Search the site
Thank you for visiting our site. Our site is dedicated to the questions of the doctrines and practises of the Early Church. However there are different notions and ideas concerning the Early Church. Our understanding of the term 'Early Church' is the idea of Church submitted only to the traditions of the Apostolic teachings; teachings of the Apostles through their words and written epistles (cf. 2 Th 2:15).
God is Love
The trustworthiness of the testimony of Christ's resurrection
The foundation of Christian faith lies in the historicity of the two most important events in the history of mankind: the death and resurrection of Jesus Christ. The Christian faith is based upon the historical claim that Jesus bodily resurrected from death after being dead for three days.
In this article, we will provide good reasons for the belief in the historic authenticity of Christ's resurrection.
In this section we are going to look at just some of the practices of the early church believers for approximately the first 250 years of the church. In 313, Constantine issued the Edict of Milan legalizing the practice of Christianity. We have many today that refer to the church fathers as being from this time forward but really the church fathers were the 11 Disciples and Paul, with many co-laborers, not for instance St. Augustine, St. Athanasius, or Gregory of Nazianzen, let alone theologians such as Luther or Calvin.
By the time of the Apostle John's death the world had been completely evangelized with the Church fully established upon the teachings and commandments of Christ and the Apostles. The practices of this original group lasted for several generations until the church began to blur the distinctions between the Kingdom of God and the kingdoms of this world under this new governmental favor.
The Sufficient and Final Authority of the Scriptures
House Churches - Christian Form of Public Gathering
This article deals with a biblical justification for the necessity and sufficiency of the house meetings in our Christian gatherings. First, we will give a brief historic perspective on house churches. Then, in the second part, we will examine various passages that are relevant for the topic on house churches. This examination will be the most important one, and consequently a long one. These passages are divided in five groups according to their clarity with respect to the relation between the Church and house. The second part will, thus, be divided into five sections according to the type of passages into consideration. The third and fourth part are concerned with the leadership and the autonomy of a local church.
Recently I have been writing strongly for the return of the Church to the ideals of the Early Church that was written about in Acts and taught about in the New Testament, by our Lord, Paul, Peter, John, James and others. But what truly is this Church: is it alive today and how do we find it? It is this very strong desire leading me to look at other groups both currently and through history that have pursued the same.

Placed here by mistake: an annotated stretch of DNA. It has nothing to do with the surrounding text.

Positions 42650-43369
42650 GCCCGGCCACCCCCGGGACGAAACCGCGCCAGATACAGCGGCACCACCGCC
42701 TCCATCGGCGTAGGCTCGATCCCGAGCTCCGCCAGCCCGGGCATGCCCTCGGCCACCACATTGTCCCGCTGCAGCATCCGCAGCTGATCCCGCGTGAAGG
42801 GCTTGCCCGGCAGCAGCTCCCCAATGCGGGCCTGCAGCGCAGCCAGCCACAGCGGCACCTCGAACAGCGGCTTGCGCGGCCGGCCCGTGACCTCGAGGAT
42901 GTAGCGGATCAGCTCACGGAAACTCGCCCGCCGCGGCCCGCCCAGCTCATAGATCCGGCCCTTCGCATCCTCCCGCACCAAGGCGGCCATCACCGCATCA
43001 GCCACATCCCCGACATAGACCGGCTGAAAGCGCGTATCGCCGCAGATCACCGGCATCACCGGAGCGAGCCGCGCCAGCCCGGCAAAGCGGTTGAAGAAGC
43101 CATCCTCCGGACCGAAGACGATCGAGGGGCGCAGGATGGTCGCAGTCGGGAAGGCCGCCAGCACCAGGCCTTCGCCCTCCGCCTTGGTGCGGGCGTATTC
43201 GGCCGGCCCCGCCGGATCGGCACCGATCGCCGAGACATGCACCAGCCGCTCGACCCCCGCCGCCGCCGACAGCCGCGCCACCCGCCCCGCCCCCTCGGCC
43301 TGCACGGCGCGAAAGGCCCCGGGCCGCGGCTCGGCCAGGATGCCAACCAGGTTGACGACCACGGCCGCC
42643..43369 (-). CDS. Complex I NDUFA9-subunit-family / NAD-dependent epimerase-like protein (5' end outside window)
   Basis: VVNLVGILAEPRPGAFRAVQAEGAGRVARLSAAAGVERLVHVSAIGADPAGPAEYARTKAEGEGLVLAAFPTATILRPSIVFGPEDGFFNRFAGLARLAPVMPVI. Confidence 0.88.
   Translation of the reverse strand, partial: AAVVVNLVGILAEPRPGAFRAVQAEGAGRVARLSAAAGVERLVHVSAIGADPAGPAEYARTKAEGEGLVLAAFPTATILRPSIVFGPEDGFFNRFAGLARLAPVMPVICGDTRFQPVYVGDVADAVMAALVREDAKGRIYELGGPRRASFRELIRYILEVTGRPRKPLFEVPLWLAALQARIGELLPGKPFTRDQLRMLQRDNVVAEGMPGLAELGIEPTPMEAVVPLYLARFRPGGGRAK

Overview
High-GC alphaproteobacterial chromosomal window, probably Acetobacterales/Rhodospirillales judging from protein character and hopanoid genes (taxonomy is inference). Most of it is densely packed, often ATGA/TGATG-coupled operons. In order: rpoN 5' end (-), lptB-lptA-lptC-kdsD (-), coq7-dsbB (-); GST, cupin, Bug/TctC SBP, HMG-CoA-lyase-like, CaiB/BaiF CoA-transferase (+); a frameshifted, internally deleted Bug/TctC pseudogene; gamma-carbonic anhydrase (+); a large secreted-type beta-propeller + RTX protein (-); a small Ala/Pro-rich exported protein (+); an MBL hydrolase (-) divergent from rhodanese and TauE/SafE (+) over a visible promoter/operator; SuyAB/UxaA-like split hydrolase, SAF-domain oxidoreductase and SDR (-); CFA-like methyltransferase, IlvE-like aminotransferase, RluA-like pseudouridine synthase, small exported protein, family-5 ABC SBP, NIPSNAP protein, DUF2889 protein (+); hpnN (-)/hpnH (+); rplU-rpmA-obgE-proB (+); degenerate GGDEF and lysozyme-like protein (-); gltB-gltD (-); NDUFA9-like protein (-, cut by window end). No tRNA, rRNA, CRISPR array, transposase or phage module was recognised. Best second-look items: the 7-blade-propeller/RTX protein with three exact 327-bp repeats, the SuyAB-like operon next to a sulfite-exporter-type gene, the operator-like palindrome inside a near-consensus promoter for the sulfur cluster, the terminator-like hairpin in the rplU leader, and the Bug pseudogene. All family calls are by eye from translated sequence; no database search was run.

What I have found is that, almost universally, mankind is extremely capable of producing collective results on a grand and impressive scale, especially in the name of religion. Yet very seldom do they mirror the Early Church.
One of the very first examples we have of a collectivistic community is the people who were building the Tower of Babel. Let's look at how soon this took place after the flood.
Brothers and sisters in the Lord, it is of utmost importance for us to abandon the pursuit of the mirage of modern Christianity.
It is nothing more than another noble human religion pursued by those who deem themselves righteous, whether they admit it or not. There are many good things talked about, taught, and encouraged in this religion based on the gentle aspects of Christ teachings but they ignore or twist the commands of our Lord. They spend enormous time satisfying the masses with their selfish desire for salvation and then lead them into a spiritual desert filled with mirages of the truth allowing them to wander towards varying degrees of their natural understanding.
We witness the beginnings of the cultural influences on the early Christian Church when the Roman government under Constantine in the early fourth century recognized the Christians as a legitimate religion. Many pagan practices by other religions throughout the Roman empire were adopted into the church for the purposes of appeal and general acceptance by the masses.
Of course these pagan practices were not adopted without them being altered to fit into the Christian faith, never the less, the practices of the early church were not adopted by the masses but rather the practices of the early church were adapted to fit the cultural of the day.
Designed by Free Brethren House Churches of Christ.